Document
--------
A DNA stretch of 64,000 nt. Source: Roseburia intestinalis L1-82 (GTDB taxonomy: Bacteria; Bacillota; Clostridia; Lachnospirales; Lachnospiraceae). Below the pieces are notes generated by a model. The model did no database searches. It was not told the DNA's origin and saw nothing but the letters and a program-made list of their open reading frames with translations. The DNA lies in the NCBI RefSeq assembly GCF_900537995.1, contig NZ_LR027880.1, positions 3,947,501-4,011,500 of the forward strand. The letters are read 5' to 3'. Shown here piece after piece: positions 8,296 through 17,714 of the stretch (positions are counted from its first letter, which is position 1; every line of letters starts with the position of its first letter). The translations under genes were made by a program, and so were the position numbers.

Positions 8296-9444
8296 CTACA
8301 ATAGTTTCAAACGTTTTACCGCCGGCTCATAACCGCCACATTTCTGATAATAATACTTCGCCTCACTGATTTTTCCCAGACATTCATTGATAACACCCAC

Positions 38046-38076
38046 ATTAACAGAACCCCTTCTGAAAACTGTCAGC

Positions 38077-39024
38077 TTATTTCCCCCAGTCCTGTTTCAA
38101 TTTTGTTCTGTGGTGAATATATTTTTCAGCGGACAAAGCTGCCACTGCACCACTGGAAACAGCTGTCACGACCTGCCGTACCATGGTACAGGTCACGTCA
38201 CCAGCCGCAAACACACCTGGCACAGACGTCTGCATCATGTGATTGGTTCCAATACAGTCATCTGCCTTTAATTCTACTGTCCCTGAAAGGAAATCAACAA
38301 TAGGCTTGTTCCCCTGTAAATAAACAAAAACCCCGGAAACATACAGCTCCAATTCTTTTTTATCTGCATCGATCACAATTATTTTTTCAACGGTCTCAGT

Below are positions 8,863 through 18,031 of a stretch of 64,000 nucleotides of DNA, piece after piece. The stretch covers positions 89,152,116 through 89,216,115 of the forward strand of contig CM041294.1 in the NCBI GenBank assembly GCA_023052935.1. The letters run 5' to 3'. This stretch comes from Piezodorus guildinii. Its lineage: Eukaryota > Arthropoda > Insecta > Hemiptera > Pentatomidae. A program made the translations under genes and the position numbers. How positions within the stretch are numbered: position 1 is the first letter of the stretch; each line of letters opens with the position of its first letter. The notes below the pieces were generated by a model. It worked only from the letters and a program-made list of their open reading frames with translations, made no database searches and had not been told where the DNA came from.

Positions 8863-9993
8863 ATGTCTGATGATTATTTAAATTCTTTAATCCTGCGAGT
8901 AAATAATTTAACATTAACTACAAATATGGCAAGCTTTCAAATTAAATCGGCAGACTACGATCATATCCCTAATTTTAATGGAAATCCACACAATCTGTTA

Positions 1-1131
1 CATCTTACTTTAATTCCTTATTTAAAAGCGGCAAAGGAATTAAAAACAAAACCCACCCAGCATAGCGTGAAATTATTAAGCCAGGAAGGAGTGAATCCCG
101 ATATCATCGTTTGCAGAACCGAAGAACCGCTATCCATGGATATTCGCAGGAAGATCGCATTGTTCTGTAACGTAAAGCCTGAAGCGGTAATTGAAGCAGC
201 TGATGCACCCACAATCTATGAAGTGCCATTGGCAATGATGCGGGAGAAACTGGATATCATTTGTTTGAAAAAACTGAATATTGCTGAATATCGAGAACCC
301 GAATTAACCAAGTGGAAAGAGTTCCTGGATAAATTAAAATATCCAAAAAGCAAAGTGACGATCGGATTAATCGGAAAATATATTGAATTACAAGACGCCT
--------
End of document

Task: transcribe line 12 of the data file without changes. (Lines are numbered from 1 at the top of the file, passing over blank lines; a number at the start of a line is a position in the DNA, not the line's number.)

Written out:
Below are positions 8,863 through 18,031 of a stretch of 64,000 nucleotides of DNA, piece after piece. The stretch covers positions 89,152,116 through 89,216,115 of the forward strand of contig CM041294.1 in the NCBI GenBank assembly GCA_023052935.1. The letters run 5' to 3'. This stretch comes from Piezodorus guildinii. Its lineage: Eukaryota > Arthropoda > Insecta > Hemiptera > Pentatomidae. A program made the translations under genes and the position numbers. How positions within the stretch are numbered: position 1 is the first letter of the stretch; each line of letters opens with the position of its first letter. The notes below the pieces were generated by a model. It worked only from the letters and a program-made list of their open reading frames with translations, made no database searches and had not been told where the DNA came from.